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I set IsTabStop to false on a text box and I know that this makes the control unable to receive focus, but according to the Silverlight Forums, it should still be able to receive mouse events. I have the MouseLeftButtonUp event wired and a breakpoint in my tbxTotal_MouseLeftButtonUp method, and it never gets hit during debugging. The thread in the SL Forums is pretty old now, so maybe this was changed in an update somewhere. I want a text box that can't be tabbed to, but is still editable. Should it really be this hard?

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2 Answers

up vote 3 down vote accepted

I didn't realize this, but it seems to be the case, Additionally, I can't seem to get MouseLeftButtonUp to fire. MouseLeftButtonDown does fire though and using that you can do this hack.

<TextBox IsTabStop="False" MouseLeftButtonDown="TextBox_MouseLeftButtonDown" />

Then in code you can handle the event like this.

    private void TextBox_MouseLeftButtonDown(object sender, MouseButtonEventArgs e)
    {
        var textBox = ((TextBox) sender);
        textBox.IsTabStop = true;
        textBox.Focus();
        textBox.IsTabStop = false;
    }

It might be worth while to wrap it in a CustomControl

public class FocusableTextBox : TextBox
{
    protected override void OnMouseLeftButtonDown(MouseButtonEventArgs e)
    {
        if (!IsTabStop)
        {
            IsTabStop = true;
            Focus();
            IsTabStop = false;
        }

        base.OnMouseLeftButtonDown(e);
    }
}
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Heh, didn't even see if MouseLeftButtonDown worked. Just goes to show assuming is bad. Thanks. –  seekerOfKnowledge Apr 26 '11 at 14:14
    
But annoyingly, just calling .Focus on MouseLeftButtonDown doesn't work that why you have to play the on/off dance :( –  bendewey Apr 26 '11 at 14:21
2  
Also, because my text box is in a tree view, some weird things are happening. When I click my text box, the mouse down gets fired, I set IsTabStop to true, give it focus, and in LostFocus, I set IsTabStop to false. However, the tree view item that the text box is in gets focus, thus cancelling what I just did out. The tree view item has IsTabStop set to false, so I find it odd that it can receive focus, but I hacked around that too. In my text box LostFocus event, I actually give focus to my text box again, then directly after, set IsTabStop to false. –  seekerOfKnowledge Apr 26 '11 at 14:26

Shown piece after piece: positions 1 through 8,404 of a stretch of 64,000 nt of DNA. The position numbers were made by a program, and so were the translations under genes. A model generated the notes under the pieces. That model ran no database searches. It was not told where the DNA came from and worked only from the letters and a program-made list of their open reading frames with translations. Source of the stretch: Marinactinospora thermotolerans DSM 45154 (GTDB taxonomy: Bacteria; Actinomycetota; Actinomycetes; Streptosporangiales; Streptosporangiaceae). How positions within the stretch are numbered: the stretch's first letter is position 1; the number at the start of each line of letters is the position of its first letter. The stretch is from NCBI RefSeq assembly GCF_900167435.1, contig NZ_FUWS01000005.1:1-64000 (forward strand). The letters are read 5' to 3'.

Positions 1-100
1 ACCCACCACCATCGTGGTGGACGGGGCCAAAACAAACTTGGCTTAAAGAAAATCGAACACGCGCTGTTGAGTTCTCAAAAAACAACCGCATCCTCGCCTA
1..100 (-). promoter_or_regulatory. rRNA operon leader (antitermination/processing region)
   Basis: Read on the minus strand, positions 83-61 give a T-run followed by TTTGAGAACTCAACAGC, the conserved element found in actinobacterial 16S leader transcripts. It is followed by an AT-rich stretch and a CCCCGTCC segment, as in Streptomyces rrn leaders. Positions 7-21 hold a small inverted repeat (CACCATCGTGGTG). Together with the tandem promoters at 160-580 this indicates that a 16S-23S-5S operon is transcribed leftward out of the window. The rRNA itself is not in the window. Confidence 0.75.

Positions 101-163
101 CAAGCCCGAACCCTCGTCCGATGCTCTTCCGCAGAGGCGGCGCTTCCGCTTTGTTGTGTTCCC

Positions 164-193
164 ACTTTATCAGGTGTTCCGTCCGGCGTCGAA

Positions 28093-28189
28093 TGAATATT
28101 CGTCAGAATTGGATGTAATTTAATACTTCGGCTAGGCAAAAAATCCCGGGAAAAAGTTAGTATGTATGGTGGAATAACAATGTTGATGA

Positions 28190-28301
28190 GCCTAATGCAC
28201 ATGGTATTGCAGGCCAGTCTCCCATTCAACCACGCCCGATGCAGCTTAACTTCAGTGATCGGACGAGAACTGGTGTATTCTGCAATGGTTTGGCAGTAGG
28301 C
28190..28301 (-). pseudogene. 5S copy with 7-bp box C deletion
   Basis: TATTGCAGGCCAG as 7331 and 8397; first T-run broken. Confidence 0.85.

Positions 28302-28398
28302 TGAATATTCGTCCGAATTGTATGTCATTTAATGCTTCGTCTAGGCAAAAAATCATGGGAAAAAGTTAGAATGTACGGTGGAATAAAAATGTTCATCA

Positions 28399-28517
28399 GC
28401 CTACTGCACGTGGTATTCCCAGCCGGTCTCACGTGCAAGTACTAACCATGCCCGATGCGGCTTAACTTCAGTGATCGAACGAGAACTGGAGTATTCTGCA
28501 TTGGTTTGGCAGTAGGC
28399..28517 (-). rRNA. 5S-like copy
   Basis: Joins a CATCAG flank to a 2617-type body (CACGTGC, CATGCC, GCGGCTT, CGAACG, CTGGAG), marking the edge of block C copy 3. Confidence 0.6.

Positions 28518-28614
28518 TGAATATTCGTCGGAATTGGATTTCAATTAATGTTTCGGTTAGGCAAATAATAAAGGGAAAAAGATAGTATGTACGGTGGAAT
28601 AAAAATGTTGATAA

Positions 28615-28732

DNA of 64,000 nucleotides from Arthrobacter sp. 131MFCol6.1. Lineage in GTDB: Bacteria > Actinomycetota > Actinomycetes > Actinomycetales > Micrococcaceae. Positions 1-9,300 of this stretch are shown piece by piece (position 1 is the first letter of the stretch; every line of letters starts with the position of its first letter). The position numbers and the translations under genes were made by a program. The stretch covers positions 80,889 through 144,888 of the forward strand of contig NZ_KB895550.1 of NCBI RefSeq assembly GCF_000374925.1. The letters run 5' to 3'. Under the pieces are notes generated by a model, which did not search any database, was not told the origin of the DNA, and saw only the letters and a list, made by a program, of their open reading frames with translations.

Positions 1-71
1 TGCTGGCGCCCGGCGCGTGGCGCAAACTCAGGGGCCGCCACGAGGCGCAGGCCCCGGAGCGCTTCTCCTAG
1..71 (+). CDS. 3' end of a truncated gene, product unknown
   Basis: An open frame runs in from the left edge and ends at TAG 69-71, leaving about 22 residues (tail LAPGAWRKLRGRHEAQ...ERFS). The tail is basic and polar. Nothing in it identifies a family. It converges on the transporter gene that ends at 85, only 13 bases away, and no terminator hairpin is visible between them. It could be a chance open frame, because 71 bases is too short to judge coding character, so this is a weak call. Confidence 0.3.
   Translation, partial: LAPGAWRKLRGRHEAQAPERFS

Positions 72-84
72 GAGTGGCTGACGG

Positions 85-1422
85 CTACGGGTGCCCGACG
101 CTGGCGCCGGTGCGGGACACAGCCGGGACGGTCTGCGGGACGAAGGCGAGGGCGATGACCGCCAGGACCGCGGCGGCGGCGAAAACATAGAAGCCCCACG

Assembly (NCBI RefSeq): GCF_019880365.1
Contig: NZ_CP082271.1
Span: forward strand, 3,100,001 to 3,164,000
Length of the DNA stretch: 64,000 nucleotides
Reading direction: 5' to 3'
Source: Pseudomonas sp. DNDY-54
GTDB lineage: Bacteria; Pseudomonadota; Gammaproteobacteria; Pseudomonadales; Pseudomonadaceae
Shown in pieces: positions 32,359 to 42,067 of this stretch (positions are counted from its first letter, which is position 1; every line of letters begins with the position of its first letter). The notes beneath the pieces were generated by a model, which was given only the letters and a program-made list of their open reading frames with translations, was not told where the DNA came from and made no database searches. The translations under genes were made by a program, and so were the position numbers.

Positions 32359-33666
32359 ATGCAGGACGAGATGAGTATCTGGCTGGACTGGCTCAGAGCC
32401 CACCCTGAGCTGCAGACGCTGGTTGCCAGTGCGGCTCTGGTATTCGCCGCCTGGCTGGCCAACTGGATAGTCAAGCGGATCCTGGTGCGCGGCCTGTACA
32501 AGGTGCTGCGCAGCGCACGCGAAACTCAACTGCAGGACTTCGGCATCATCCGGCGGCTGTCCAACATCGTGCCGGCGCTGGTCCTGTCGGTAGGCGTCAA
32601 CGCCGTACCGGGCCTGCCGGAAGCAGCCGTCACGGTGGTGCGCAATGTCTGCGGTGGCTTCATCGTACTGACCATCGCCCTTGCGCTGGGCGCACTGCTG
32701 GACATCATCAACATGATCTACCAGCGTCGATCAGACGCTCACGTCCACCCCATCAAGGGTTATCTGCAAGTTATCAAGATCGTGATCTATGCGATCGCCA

@seekerOfKnowledge: Thank you so much! –  Brett Widmeier Jul 14 '11 at 15:57
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@seekerOfKnowledge: Disabling IsTabStop on the LostFocus is a good approach, but your re-focus hack is unnecessary. It fails to have any visible effect the first time around because the change of IsTabStop has not yet taken effect. This approach can be also be taken with any other control.

        var control = sender as Control;
        if (control != null)
        {
            control.MouseLeftButtonDown += (sender, args) =>
                {   //This event fires even if the control isn't allowed focus. 
                    //As long as the control is visible, it's typically hit-testable.
                    if (!control.IsTabStop)
                    {
                        control.IsTabStop = true;
                        //threading required so IsTabStop change can take effect before assigning focus
                        control.Dispatcher.BeginInvoke(() =>
                            {
                                control.Focus();
                            });
                    }
                };

            control.LostFocus += (sender, args) =>
                {   //Remove IsTabStop once the user exits the control
                    control.IsTabStop = false;
                };
        }
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